Science Foundation Ireland (SFI) is to invest €104 million (£88 million) in scientific research to support over 600 positions at four research centres. The new centres focus on neurological diseases, the bioeconomy, dairy and advanced manufacturing.

The SFI’s announcement noted that the funds will support 17 host and partner institutions that, so far, have collaborated with 130 industry partners. The funding is over six years, with centres reapplying for funding after that. An additional €21 million is promised by industry partners.

Meanwhile, researchers in Ireland are awaiting the outcome of a merger between SFI and the Irish Research Council to create a new funding entity, Taighde Éireann – Research Ireland.

One centre that received renewed funding is the BiOrbic Bioeconomy SFI Research Centre, led by University College Dublin (UCD). The most recent round of investment commits €31 million to the centre over six years, notes Kevin O’Connor, a microbiologist who leads BiOrbic. About 40% of the centre’s funding comes from the SFI, but the centre is also tasked with collaborating with industry to co-fund projects and attracting European funding.

O’Connor first applied for SFI funding for a bioeconomy centre in 2016 and got approval for a first phase to run until 2023. ‘These centres work well, have plenty of industry collaboration and they’re really vibrant for PhD students and early career researchers,’ says Elaine O’Reilly, an organic chemist at UCD who is involved with BioOrbic.

A co-centre for climate, biodiversity and water between the UK and Ireland was announced last year and officially launched recently.

‘There’s been a feeling that everything has gone a little quiet at SFI,’ says chemist Sylvia Draper at Trinity College Dublin, who is part of the Amber materials science centre. ‘I’m aware of people who are hearing outcomes now for applications made to the SFI Frontiers for the Future programmes back in March 2023.’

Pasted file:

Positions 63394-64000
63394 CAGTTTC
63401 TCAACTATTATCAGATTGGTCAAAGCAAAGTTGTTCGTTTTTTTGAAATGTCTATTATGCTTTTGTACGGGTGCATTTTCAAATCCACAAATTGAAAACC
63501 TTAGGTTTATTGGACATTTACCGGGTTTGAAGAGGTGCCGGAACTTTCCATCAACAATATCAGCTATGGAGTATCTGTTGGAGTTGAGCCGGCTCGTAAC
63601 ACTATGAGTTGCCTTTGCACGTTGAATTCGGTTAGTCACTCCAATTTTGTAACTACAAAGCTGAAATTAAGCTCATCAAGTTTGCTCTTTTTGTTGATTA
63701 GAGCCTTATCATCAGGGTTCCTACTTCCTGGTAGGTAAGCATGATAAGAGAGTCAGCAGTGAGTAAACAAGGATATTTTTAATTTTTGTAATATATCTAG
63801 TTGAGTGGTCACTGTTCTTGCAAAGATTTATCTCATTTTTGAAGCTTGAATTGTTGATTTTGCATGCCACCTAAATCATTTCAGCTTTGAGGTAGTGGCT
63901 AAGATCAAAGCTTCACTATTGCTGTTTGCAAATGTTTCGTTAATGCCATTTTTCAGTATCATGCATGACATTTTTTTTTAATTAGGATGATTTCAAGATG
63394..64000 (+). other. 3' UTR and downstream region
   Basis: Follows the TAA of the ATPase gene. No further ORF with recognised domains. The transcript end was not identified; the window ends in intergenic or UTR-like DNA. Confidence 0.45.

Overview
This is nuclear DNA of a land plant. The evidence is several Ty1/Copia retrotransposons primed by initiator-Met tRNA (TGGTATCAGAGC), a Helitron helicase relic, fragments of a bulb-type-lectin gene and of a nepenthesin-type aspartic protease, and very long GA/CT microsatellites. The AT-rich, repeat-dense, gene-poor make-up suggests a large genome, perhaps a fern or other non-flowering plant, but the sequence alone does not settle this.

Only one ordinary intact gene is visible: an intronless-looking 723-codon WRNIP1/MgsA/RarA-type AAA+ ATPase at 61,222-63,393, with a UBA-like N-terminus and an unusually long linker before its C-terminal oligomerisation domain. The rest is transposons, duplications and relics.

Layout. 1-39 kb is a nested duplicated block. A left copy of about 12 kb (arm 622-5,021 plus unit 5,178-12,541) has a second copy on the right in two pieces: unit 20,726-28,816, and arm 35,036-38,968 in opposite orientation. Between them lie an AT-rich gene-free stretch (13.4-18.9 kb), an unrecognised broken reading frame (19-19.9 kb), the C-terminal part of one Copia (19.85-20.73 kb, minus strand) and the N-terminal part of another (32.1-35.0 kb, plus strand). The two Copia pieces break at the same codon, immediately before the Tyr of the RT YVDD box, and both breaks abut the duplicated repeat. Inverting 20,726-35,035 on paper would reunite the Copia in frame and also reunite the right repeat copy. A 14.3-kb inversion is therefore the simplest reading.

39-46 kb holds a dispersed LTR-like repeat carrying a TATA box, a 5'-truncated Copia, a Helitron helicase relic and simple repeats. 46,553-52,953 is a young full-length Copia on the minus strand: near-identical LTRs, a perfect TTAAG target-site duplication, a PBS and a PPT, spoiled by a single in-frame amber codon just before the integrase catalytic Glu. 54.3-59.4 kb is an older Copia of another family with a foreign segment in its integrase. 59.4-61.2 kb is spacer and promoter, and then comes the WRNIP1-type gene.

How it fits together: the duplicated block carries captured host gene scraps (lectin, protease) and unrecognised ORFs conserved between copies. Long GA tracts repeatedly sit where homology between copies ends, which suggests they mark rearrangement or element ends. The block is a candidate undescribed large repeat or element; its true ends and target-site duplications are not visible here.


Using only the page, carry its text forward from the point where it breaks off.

In the aftermath of the 2007 global financial crisis, the Irish government reoriented research funding towards industry under the SFI leadership of Mark Ferguson. Some researchers felt left out, with letters of complaint and comment published in newspapers. ‘We’re moving a little more towards funding basic research, after maybe we had moved a little away from that,’ says O’Reilly.

O’Connor says this is a broader issue. ‘There is a misperception that the SFI centres don’t do fundamental research, but the real problem is that the budget for SFI isn’t big enough.’ Similarly-sized competitor countries such as Switzerland, Belgium and Denmark spend far more than Ireland as a percentage of GDP, he says.

Ireland spent just 1.1% of GDP on R&D in 2021, while Denmark invested 2.9%, Belgium 3.4% and Switzerland 3.4%, though Ireland’s GDP figures are notoriously odd thanks to the impact of multinational companies. Still, Eurostat provides similarly sober news in terms of government budget allocations for R&D in Ireland.

‘I’m well-funded by SFI through this centre, but there is pressure on funding agencies to demonstrate impact,’ says O’Connor, ‘because the level of money going in overall is not high enough.’

There are also concerns about universities and their financial situation. ‘Third-level institutions in Ireland are struggling to operate within available budgets and that means their infrastructure is struggling, because the universities haven’t got sufficient funds,’ says Draper. ‘It is all very well having state-of-the-art equipment, but you need technical support and budgets to maintain the physical spaces and IT infrastructure.’